Answer: Know your insurance policy, understand your options and talk with your doctor.
"People make the assumption if the doctor orders it, it's going to be covered," says J.P. Wieske of the Council for Affordable Insurance, an insurance industry lobbying group.
Doctors view your condition through a medical perspective, though, not from an insurance standpoint. Since they see patients who have a variety of insurance providers, they're often not as aware of the coverage provided by a particular company or plan as patients are -- or should be.
Insurance policies are geared toward a broad population, so covered items are based on standard medical procedures for the average patient. Patients, though, have more alternatives -- and more successes -- in negotiating healthcare costs and benefits than many realize.
Some approaches you might consider using:
Ask about alternatives: Will a similar test or treatment that is covered by your insurance be just as effective as one that is not?
Talk with your doctor's office: Half of the 10% to 17% of patients who bargained to reduce the cost of medication, a healthcare provider's fee or hospitalization were successful, according to a 2002 Harris Interactive poll. You're usually better off talking with an office manager or social worker than the medical provider. Success is even more likely if you speak with someone in person, rather than on the phone, and don't take no for an answer on the first round, according to the National Endowment for Financial Education.
Appeal to the insurance coverage: Ask your doctor for the medical codes of the recommended procedures, and investigate your insurance company's appeal process. If you're turned down, your next step is to seek an independent review through your state department of insurance for which you will pay a maximum of $25. These reviews -- available in most states -- favor the consumer over the insurance company more than one-third of the time, according to Wieske. Sometimes an insurance company will go ahead and approve the coverage rather than go through the review process.
Investigate clinical trials: If you're a candidate for a clinical trial, its sponsors probably will cover the cost of many tests, procedures, prescriptions and doctor visits. If not, and if your insurance company defines the trial as experimental, it may not cover medical appointments and other routine care it would pay for if you weren't enrolled. Twenty-two states have laws mandating some insurance coverage for health care provided by clinical trials.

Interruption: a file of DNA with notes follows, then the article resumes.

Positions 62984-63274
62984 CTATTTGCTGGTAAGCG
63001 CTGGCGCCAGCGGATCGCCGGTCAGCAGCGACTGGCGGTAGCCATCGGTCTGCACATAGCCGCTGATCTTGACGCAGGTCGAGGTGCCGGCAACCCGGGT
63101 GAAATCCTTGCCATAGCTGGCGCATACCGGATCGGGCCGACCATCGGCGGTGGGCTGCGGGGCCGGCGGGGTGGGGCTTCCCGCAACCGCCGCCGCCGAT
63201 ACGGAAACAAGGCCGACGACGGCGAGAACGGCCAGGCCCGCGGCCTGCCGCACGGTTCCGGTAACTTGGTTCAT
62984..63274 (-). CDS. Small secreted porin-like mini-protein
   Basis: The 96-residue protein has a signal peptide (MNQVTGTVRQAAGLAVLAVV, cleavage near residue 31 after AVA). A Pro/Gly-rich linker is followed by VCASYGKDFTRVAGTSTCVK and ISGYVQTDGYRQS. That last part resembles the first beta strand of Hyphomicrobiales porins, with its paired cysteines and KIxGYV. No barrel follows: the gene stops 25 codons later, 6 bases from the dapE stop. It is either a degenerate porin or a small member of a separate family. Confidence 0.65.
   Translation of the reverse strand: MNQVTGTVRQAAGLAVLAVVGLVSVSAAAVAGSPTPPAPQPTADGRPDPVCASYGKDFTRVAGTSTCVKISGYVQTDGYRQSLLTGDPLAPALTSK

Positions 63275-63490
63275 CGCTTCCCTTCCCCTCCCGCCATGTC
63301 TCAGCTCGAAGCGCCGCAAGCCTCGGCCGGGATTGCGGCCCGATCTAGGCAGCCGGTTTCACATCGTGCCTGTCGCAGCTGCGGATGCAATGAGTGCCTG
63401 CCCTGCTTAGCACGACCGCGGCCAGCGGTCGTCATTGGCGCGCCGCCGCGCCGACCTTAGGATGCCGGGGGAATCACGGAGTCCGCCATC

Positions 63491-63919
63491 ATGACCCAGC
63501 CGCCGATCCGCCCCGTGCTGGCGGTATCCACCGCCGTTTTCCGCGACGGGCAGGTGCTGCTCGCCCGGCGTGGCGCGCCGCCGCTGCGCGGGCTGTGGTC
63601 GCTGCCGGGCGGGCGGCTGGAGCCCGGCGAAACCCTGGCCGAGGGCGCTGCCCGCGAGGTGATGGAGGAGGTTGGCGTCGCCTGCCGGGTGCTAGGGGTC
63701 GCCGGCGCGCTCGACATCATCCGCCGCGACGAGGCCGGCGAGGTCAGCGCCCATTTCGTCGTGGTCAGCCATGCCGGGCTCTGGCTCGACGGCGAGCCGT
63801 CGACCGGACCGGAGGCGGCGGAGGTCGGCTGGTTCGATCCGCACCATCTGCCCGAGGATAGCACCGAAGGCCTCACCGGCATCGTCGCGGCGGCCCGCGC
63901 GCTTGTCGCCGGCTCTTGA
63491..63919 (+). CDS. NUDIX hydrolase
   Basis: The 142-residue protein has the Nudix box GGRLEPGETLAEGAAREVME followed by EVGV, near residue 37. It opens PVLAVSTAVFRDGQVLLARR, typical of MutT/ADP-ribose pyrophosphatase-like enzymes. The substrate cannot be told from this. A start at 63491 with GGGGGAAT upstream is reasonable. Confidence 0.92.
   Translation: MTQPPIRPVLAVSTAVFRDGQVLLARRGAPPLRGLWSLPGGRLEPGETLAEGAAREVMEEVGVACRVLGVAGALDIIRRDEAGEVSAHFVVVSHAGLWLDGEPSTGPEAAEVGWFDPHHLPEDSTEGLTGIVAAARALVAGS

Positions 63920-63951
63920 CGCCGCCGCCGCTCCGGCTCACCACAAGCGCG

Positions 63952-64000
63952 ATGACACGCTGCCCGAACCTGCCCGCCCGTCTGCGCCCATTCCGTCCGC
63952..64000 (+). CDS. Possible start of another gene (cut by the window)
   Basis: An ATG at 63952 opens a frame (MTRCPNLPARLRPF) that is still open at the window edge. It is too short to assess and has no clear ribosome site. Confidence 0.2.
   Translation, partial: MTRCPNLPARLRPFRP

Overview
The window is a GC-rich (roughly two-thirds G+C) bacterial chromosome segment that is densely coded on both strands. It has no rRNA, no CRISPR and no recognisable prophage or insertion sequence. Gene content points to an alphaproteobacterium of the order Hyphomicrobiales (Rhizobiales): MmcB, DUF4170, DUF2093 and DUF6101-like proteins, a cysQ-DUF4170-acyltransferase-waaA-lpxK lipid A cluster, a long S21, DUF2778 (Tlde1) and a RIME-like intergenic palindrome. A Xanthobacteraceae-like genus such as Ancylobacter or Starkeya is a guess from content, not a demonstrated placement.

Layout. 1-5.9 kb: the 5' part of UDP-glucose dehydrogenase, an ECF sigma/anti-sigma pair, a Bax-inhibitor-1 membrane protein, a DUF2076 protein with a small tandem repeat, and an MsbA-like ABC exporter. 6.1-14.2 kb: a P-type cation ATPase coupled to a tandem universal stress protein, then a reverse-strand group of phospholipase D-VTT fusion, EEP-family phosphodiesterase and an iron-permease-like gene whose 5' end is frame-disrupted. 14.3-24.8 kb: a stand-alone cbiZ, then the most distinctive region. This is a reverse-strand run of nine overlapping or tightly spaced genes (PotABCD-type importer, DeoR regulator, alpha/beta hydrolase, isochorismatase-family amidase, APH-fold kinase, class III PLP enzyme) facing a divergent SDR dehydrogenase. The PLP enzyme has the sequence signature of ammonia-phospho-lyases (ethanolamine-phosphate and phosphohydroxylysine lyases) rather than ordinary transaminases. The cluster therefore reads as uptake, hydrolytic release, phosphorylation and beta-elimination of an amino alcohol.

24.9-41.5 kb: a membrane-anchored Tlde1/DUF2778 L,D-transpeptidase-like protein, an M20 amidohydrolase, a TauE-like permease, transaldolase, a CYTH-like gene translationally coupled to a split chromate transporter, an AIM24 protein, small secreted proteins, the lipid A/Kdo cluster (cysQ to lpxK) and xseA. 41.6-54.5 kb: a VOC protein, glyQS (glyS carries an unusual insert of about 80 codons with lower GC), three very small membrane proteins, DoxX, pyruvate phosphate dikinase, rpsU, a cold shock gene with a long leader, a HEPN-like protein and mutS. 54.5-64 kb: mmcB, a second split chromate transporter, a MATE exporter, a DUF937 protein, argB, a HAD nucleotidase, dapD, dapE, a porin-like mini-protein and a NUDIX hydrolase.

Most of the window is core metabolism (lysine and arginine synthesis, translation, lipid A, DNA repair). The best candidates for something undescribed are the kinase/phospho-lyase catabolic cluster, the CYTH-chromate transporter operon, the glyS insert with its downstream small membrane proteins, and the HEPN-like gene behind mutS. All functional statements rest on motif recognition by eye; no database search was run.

Get a second opinion: Another physician may suggest alternate treatments, or he or she may confirm the advice of your primary doctor. Many insurance providers pay for second opinions, but check with yours to see if any special procedures should be followed. Your doctor, trustworthy friends or relatives, university teaching hospitals and medical societies can provide you with names of medical professionals.
If all else fails, suggest a payment plan: If the treatment is essential and not covered by insurance, ask your doctor's office to work with you to pay the bill over a period of time.
"Clinical Trials: State Laws Regarding Insurance Coverage." cancer.org. 12 Jun. 2008. American Cancer Society. 24 Dec. 2008 <http://www.cancer.org/docroot/ETO/content/ETO_6_2x_State_Laws_Regarding_Clinical_Trials.asp>.
National Endowment for Financial Education. http://healthinsuranceinfo.net/managing-medical-bills/Avoid_and_Manage_Medical_Debt.pdf
"'Haggling' With Health Care Providers about Their Prices Likely to Increase Sharply as Out-Of-Pocket Costs Rise." harrisinteractive.com. 6 Mar. 2002. Harris Interactive. 24 Dec. 2008 <http://www.harrisinteractive.com/news/newsletters/healthnews/HI_HealthCareNews2002Vol2_Iss05.pdf>.
"Health Insurance: Understanding What It Covers." familydoctor.org. Dec. 2006. American Academy of Family Physicians. 24 Dec. 2008 <http://familydoctor.org/online/famdocen/home/healthy/health-ins/688.printerview.html>.
"How to Get a Second Opinion." 4woman.gov. 10 Sep. 2008. U.S. Department of Health and Human Services. 24 Dec. 2008 <http://www.4woman.gov/Tools/SecondOpinion.cfm>.
"Top 10 Ways to Make Your Health Benefits Work for You." dol.gov. 2008. U.S. Department of Labor. 24 Dec. 2008 <http://www.dol.gov/ebsa/publications/10working4you.html>.
"Questions to Ask Your Doctor." ucsf.health.org. 8 May 2007. University of California, San Francisco. 24 Dec. 2008 <http://www.ucsfhealth.org/adult/edu/QuestionstoAsk.html>.